There are certainly some benefits to mutual fund investing, but you should also be aware of the drawbacks associated with mutual funds.
- No Insurance: Mutual funds, although regulated by the government, are not insured against losses. The Federal Deposit Insurance Corporation (FDIC) only insures against certain losses at banks, credit unions, and savings and loans, not mutual funds. That means that despite the risk-reducing diversification benefits provided by mutual funds, losses can occur, and it is possible (although extremely unlikely) that you could even lose your entire investment.
- Dilution: Although diversification reduces the amount of risk involved in investing in mutual funds, it can also be a disadvantage due to dilution. For example, if a single security held by a mutual fund doubles in value, the mutual fund itself would not double in value because that security is only one small part of the fund's holdings. By holding a large number of different investments, mutual funds tend to do neither exceptionally well nor exceptionally poorly.
- Fees and Expenses: Most mutual funds charge management and operating fees that pay for the fund's management expenses (usually around 1.0% to 1.5% per year for actively managed funds). In addition, some mutual funds charge high sales commissions, 12b-1 fees, and redemption fees. And some funds buy and trade shares so often that the transaction costs add up significantly. Some of these expenses are charged on an ongoing basis, unlike stock investments, for which a commission is paid only when you buy and sell .
- Poor Performance: Returns on a mutual fund are by no means guaranteed. In fact, on average, around 75% of all mutual funds fail to beat the major market indexes, like the S&P 500, and a growing number of critics now question whether or not professional money managers have better stock-picking capabilities than the average investor.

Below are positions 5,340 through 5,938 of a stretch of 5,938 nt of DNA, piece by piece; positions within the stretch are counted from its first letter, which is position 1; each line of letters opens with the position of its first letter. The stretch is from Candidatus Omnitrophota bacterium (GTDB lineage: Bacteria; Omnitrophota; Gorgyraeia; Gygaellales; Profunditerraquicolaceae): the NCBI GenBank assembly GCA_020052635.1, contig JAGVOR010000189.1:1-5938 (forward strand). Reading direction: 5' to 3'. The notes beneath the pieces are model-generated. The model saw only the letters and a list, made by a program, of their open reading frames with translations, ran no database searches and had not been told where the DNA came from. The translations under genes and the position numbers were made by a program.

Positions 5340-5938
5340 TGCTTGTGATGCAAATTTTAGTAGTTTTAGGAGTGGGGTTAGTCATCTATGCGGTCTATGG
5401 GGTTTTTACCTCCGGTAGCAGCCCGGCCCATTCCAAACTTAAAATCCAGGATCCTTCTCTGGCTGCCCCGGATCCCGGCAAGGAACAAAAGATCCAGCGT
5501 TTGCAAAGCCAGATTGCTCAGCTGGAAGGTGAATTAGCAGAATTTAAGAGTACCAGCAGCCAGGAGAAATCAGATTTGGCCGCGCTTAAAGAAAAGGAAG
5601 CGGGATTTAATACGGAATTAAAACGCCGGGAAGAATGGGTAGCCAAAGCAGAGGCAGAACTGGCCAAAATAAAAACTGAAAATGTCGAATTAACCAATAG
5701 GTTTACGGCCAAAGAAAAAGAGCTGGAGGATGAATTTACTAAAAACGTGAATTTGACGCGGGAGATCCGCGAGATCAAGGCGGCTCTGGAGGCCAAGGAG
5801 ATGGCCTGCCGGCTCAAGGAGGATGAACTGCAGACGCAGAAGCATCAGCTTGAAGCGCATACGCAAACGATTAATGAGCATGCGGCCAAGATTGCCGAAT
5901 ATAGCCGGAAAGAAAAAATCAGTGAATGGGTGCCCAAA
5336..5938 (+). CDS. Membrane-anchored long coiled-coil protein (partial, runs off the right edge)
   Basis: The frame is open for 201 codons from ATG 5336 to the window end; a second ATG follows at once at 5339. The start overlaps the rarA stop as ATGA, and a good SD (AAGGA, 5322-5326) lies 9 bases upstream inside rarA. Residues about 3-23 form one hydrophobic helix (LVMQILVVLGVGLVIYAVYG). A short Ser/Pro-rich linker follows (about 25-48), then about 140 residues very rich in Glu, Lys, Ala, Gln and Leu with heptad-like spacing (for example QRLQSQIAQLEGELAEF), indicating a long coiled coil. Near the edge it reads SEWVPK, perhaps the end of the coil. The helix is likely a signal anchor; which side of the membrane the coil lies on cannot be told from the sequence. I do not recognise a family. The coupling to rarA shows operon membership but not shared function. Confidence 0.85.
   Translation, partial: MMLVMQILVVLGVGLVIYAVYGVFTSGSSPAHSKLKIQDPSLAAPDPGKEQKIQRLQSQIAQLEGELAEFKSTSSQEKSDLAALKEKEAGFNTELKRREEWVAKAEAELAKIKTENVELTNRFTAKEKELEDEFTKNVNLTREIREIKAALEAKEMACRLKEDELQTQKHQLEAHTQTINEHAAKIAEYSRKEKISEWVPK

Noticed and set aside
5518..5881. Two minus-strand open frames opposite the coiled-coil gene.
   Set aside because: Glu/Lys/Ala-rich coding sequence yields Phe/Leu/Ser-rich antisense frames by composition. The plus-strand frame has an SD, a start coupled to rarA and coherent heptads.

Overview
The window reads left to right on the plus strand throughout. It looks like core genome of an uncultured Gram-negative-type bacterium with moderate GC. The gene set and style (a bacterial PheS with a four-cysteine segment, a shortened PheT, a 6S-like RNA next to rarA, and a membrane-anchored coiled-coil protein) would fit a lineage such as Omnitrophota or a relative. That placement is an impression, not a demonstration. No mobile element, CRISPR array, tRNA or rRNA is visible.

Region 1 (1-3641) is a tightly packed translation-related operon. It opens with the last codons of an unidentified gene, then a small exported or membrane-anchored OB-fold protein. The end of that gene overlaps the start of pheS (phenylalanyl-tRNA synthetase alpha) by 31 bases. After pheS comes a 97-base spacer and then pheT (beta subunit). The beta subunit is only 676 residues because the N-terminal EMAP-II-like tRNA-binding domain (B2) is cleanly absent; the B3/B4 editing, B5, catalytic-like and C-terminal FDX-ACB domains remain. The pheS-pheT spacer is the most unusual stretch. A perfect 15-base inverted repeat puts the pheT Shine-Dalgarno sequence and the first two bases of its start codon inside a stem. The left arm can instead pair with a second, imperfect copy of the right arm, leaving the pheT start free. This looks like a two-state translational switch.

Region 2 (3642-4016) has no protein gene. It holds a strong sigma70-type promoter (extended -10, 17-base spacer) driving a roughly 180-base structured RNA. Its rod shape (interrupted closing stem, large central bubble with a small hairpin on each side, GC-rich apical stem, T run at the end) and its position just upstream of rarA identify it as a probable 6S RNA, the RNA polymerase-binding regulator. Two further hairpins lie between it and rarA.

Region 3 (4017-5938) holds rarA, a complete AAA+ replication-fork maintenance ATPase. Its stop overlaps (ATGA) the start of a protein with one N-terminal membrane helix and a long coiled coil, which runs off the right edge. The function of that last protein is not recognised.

- Loss of Control: The managers of mutual funds make all of the decisions about which securities to buy and sell and when to do so. This can make it difficult for you when trying to manage your portfolio. For example, the tax consequences of a decision by the manager to buy or sell an asset at a certain time might not be optimal for you. You also should remember that you are trusting someone else with your money when you invest in a mutual fund.
- Trading Limitations: Although mutual funds are highly liquid in general, most mutual funds (called open-ended funds) cannot be bought or sold in the middle of the trading day. You can only buy and sell them at the end of the day, after they've calculated the current value of their holdings.
- Size: Some mutual funds are too big to find enough good investments. This is especially true of funds that focus on small companies, given that there are strict rules about how much of a single company a fund may own. If a mutual fund has $5 billion to invest and is only able to invest an average of $50 million in each, then it needs to find at least 100 such companies to invest in; as a result, the fund might be forced to lower its standards when selecting companies to invest in.
- Inefficiency of Cash Reserves: Mutual funds usually maintain large cash reserves as protection against a large number of simultaneous withdrawals. Although this provides investors with liquidity, it means that some of the fund's money is invested in cash instead of assets, which tends to lower the investor's potential return.
- Too Many Choices: The advantages and disadvantages listed above apply to mutual funds in general. However, there are over 10,000 mutual funds in operation, and these funds vary greatly according to investment objective, size, strategy, and style. Mutual funds are available for virtually every investment strategy (e.g. value, growth), every sector (e.g. biotech, internet), and every country or region of the world. So even the process of selecting a fund can be tedious.